Chinese data, Berkshire earnings mean a modestly higher US market open
Chinese markets are celebrating the linkup between the Hong Kong and mainland exchanges scheduled for next week but mixed Chinese trade and inflation data mean US markets are looking at modest gains at the start of a week chock-a-block of data from the world’s second largest economy.
Concerns over growth in Europe are likely to continue to be a risk-factor to US stocks this week but until Germany’s GDP report on Friday it may be China that dominates the global growth story. Of late the Chinese Communist government’s micro-stimulus efforts including several billion yuan being pumped into the banking system has stabilised private survey and official statistics.
In the latest trade data, exports from China to the US have been consistent but increased purchasing power from the rising US dollar may be masking what appears to be a tepid US consumer with many retailers issuing warnings for the upcoming holiday shopping period.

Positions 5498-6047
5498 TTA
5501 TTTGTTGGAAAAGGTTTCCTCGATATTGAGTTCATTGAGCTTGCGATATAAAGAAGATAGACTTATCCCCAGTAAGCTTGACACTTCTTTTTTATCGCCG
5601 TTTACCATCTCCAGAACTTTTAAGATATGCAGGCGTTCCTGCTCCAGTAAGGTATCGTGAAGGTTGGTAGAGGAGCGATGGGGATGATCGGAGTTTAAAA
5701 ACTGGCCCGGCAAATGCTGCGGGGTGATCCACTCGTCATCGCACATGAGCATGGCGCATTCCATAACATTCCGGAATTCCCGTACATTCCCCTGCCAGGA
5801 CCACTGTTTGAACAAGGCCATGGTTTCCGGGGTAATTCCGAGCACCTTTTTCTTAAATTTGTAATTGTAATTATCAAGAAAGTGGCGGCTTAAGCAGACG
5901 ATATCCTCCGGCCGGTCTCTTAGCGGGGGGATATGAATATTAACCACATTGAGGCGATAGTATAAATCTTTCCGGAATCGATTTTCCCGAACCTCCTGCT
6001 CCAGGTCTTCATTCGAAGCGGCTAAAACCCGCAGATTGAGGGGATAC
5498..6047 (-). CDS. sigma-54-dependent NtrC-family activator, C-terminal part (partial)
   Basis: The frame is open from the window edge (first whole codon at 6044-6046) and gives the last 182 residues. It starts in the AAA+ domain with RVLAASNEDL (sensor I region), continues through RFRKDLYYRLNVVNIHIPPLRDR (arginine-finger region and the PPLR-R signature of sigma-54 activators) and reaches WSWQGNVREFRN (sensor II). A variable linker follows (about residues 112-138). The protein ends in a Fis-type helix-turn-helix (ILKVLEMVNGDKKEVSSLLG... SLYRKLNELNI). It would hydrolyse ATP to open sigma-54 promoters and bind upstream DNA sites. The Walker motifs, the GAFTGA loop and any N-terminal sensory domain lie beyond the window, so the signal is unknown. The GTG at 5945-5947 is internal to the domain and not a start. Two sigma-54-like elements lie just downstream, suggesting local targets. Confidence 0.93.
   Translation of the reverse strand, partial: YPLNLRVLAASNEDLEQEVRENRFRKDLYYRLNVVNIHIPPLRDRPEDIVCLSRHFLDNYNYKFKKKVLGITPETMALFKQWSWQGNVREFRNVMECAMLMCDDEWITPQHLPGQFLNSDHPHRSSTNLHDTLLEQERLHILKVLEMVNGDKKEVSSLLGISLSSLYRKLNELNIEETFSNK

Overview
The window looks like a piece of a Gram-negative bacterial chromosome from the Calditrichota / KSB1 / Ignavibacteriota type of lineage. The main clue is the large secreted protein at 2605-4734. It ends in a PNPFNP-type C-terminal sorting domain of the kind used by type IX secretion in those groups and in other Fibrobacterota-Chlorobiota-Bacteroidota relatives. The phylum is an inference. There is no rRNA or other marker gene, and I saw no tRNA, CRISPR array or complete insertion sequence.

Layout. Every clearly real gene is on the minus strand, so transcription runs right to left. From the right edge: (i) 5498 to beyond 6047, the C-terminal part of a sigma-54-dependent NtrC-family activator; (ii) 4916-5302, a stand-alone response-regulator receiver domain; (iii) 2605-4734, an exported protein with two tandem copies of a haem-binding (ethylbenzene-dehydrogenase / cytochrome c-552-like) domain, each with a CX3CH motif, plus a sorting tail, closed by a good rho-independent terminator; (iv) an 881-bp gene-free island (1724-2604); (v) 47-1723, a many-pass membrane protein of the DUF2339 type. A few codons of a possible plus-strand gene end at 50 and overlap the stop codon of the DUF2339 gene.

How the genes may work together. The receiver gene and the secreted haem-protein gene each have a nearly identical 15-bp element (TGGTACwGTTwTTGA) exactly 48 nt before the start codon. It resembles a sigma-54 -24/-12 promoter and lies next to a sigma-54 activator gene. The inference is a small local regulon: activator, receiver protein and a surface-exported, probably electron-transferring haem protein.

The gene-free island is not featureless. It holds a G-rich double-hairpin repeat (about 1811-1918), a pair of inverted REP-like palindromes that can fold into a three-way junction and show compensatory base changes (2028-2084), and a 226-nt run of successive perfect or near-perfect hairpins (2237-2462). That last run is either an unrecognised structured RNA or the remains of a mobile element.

US retail sales numbers are released on Friday and are expected to have improved to 0.2% growth in October; any disappointment there will again raise the question about the quality of jobs created and the distribution of wealth during the recovery. The US economy has come a long way since the since the financial crisis but the sustainability of growth without a strong US consumer is still in doubt.
Berkshire Hathaway beat estimates on Friday but net income did fall on the same period last year. Two of Warren Buffet’s top three holdings Coke and IBM disappointed this earnings season costing Berkshire $2.5bn.
Sotheby’s is expected to report a loss in third quarter earnings of -38c per share on revenue of $91.28m.
Futures suggest the:
S&P 500 will open 1 point higher at 2,032 with the
Dow Jones expected to open 10 points higher at 17,583 and the
Nasdaq 4 points higher at 4,164.
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